by Ciarán O'Rorke , YvonneJoyce August-04-2017 in Healthcare Law, Litigation & Dispute Resolution

 

On 15 June 2017, Ms. Justice Laffoy delivered Judgment on behalf of the Supreme Court in respect of the appeal of the decision of the Court of Appeal in the matter of Sheehan v Corr [Appeal No. 94/16].  This Supreme Court decision, in which Hayes solicitors acted for the Defendant/Appellant, provided much needed clarity on the approach to be adopted when adjudicating on legal costs.

In their detailed and complex judgement, the Supreme Court found:-

  • That it was satisfied that the bill of costs in its construction as presented by the Plaintiff was in compliance with Order 99 Rule 29 subsection 5 of the Rules of the Superior Court.  There was no requirement, as suggested by the Court of Appeal, in setting out the particulars of services charged, to include the amount of time undertaken in respect of each activity, the seniority of the solicitor carrying such activity and the professional charges of each activity which may include an hourly rate for such solicitor.

  • That it was satisfied that time as a factor should not be elevated above all other factors as set out in Order 99 Rule 38 subsection 22 (ii) of the Superior Court Rules.   The amount of time actually spent on a case is only one element of the relevant circumstances by which the nature and extent of the work done is assessed.  As set out in that subsection, among the factors that the Taxing Master should also take into account include the complexity of the matter, the difficulty or novelty of the questions involved, the skill and specialised knowledge required and the number and importance of the documents prepared or perused.

  • Specifically in relation to time, the Taxing Master should have made available to him/her supporting documentation which may be in the form of contemporaneous records of time spent or a document estimating the time spent based on other contemporaneous evidence.  At the discretion of the Taxing Master, supporting documentation might also be in the form of a retrospective reconstruction of the time spent on the work done.  It is for the Taxing Master to assess the evidential value of the documentation available in support of the costs claimed.  The Supreme Court made it clear that there is no obligation on either solicitors or barristers to keep a record of hours in respect of their work or to set out time spent in the bill of costs, however, the Court commented that it is undoubtedly in the interests of a solicitor or barrister that time records or other documents containing accurate and credible evidence of time spent are available to the Taxing Master.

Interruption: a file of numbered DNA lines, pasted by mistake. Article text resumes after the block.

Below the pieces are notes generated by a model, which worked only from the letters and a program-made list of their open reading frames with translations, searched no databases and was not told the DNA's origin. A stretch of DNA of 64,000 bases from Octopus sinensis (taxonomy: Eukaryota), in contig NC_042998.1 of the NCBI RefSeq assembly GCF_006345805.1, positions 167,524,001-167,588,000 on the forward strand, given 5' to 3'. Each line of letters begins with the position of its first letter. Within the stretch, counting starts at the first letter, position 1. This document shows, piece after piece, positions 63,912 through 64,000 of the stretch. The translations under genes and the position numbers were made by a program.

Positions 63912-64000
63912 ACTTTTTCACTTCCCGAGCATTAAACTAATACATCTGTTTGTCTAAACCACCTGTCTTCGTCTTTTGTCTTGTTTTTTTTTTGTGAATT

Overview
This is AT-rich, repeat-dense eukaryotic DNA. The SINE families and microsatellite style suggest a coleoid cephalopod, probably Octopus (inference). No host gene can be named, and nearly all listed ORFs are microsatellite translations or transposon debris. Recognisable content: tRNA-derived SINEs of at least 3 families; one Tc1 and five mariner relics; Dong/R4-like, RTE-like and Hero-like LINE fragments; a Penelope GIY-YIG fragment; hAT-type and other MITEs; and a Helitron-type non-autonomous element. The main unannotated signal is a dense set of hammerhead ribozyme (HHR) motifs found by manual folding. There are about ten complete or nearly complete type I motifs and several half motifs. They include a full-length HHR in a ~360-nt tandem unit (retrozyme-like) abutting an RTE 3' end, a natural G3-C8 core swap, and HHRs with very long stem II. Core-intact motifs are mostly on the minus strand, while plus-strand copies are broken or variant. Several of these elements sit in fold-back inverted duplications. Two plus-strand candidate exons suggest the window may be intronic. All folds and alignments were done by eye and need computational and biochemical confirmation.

• General economic conditions are relevant to the proper assessment of the solicitors’ general instructions fee or a barristers’ fee and the impact of a change in the economic climate on such fees is to be assessed by reference to appropriate evidence.  The Supreme Court found that it would not be appropriate to be prescriptive as to the nature of the evidence which could be put forward in this regard, but suggested that the relevant professionals (i.e. solicitors, barristers and legal costs accountants) would be in a position to furnish the appropriate evidence of the relevant market.

  • It is within the discretion of the Taxing Master to disallow the costs of two senior solicitors dealing with part of a case but he must do so in a manner which he considers to be fair and reasonable.

  • By way of obiter dictum, the use of comparators in taxations, if used properly, would most likely be a valuable guide to the assessment of a fee and the Court commented that at a minimum such an exercise is a useful sense check and may be more easily and cheaply carried out than an in depth analysis of time sheets.


Ultimately, the Supreme Court concluded that the refusal to allow for “two senior solicitors” be remitted to the Taxing Master given the specific facts of this case and also found that the Taxing Master had not explained adequately the conclusion reached by him in respect of the assessment of the general instruction fee in 2011 and held that it was best from the perspective of the Taxing Master to look at the entire instructions fee allowed for the Plaintiff covering the period 2008 to 2011. 

The Supreme Court also observed the need for legislation to update the Rules of the Superior Courts in respect of costs, noting with concern that in this particular case, even discounting judicial involvement, the taxation and review were at hearing for 7 days.

This landmark Supreme Court judgment has not only removed any uncertainty surrounding the construction and presentation of Bills of Costs to the Taxing Master but has also provided clarity on the approach to be adopted to costs by the Taxing Master in reaffirming the principles outlined in Herbert J.’s judgment in C.D v. The Minister for Health [2008] IEHC 299.

For further information, please contact Ciarán O'Rorke or Yvonne Joyce at Hayes solicitors.

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